Understated, witty and fascinating, this film chronicles the Rumble in the Jungle—the 1974 heavyweight championship fight in Zaire between Muhammad Ali and the heavily favored George Foreman. Director Leon Gast uses mostly original footage of the incessant, prefight hype, the elaborate ceremonies in Zaire (James Brown, Miriam Makeba and the Spinners were among those who performed) and the fight itself. Ali, of course, steals the show even before the fight begins, shadowboxing with cameramen and ribbing sportscaster Howard Cosell. In his signature verse, Ali tells Cosell: "I'm gonna tell the world that thing on your head's a phony, that it's made from the tail of a pony."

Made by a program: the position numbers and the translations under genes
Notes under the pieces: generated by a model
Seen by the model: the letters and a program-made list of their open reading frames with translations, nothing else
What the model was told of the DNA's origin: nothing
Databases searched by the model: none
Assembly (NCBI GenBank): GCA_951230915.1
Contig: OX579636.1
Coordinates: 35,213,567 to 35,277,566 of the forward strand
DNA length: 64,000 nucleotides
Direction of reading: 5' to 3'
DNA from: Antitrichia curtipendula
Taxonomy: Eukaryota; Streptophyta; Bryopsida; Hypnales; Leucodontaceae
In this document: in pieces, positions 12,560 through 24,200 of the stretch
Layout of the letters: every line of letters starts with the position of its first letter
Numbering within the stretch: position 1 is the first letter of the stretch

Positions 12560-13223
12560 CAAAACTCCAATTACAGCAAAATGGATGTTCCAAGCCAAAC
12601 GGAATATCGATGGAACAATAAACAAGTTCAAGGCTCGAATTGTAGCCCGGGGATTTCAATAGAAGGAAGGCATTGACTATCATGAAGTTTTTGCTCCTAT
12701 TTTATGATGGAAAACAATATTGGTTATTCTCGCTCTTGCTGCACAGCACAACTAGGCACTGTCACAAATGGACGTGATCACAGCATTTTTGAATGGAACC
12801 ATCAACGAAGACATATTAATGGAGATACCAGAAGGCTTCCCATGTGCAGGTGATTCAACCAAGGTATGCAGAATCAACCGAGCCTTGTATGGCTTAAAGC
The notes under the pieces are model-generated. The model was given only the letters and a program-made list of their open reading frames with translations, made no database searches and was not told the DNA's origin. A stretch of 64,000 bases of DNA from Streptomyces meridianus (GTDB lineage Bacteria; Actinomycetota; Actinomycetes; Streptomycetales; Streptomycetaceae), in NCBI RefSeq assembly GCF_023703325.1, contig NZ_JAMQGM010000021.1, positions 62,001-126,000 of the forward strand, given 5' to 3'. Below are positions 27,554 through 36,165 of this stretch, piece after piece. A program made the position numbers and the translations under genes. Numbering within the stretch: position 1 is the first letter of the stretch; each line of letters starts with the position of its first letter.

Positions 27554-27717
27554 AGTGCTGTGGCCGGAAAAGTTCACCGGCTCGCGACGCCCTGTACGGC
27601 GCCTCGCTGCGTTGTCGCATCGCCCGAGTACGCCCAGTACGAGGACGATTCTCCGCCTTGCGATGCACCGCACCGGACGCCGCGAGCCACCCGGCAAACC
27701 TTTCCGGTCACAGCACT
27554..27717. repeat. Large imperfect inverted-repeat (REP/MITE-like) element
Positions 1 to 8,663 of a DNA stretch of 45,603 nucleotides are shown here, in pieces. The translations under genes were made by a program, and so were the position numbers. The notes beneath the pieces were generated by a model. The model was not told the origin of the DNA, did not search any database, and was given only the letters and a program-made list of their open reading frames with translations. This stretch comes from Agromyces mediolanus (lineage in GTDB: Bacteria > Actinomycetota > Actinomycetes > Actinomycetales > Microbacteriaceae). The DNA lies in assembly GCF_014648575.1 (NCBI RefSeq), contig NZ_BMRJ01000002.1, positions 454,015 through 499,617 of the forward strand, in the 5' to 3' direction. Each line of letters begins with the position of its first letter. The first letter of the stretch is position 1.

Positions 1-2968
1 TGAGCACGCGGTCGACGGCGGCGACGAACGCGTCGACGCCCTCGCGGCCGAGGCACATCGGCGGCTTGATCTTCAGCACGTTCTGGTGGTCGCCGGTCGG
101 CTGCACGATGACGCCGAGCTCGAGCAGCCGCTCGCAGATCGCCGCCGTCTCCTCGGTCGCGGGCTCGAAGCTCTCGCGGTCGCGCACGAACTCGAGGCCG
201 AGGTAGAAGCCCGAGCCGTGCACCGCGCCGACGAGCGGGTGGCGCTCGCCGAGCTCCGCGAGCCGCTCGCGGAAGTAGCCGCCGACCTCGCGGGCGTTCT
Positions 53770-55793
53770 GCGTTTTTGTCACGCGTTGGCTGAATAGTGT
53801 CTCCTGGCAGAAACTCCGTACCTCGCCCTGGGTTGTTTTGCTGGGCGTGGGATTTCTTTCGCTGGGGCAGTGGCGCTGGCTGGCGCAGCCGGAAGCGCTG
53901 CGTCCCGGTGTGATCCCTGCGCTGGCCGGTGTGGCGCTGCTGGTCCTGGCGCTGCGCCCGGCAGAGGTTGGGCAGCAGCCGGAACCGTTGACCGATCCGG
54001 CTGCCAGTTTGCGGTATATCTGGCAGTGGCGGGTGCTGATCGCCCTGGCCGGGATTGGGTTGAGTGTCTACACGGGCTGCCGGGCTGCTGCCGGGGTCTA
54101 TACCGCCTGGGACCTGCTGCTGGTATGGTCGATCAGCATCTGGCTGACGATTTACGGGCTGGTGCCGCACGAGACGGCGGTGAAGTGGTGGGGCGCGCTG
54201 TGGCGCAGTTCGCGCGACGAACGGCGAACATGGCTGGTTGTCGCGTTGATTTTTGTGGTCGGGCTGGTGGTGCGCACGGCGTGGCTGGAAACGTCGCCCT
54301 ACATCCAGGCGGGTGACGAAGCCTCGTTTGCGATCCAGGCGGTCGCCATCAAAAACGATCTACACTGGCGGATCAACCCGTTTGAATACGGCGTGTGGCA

The film, an Oscar nominee for Best Documentary Feature, also splices in current interviews with such observers as Norman Mailer, Spike Lee and George Plimpton. Mailer provides the only insightful boxing analysis, noting Ali's unorthodox use of a right-handed lead punch and explaining how Ali leaned against the ropes, absorbing a fearsome pounding while letting Foreman exhaust himself in what came to be known as the "rope-a-dope" strategy.
For all the bluster, Ali still proves himself to be a bright, powerfully charming young man, as well as a splendid athlete. Comparing that vital force of nature with the uncertain individual we see today results in the only unhappy moments generated by this surprisingly engaging and evocative movie. (PG)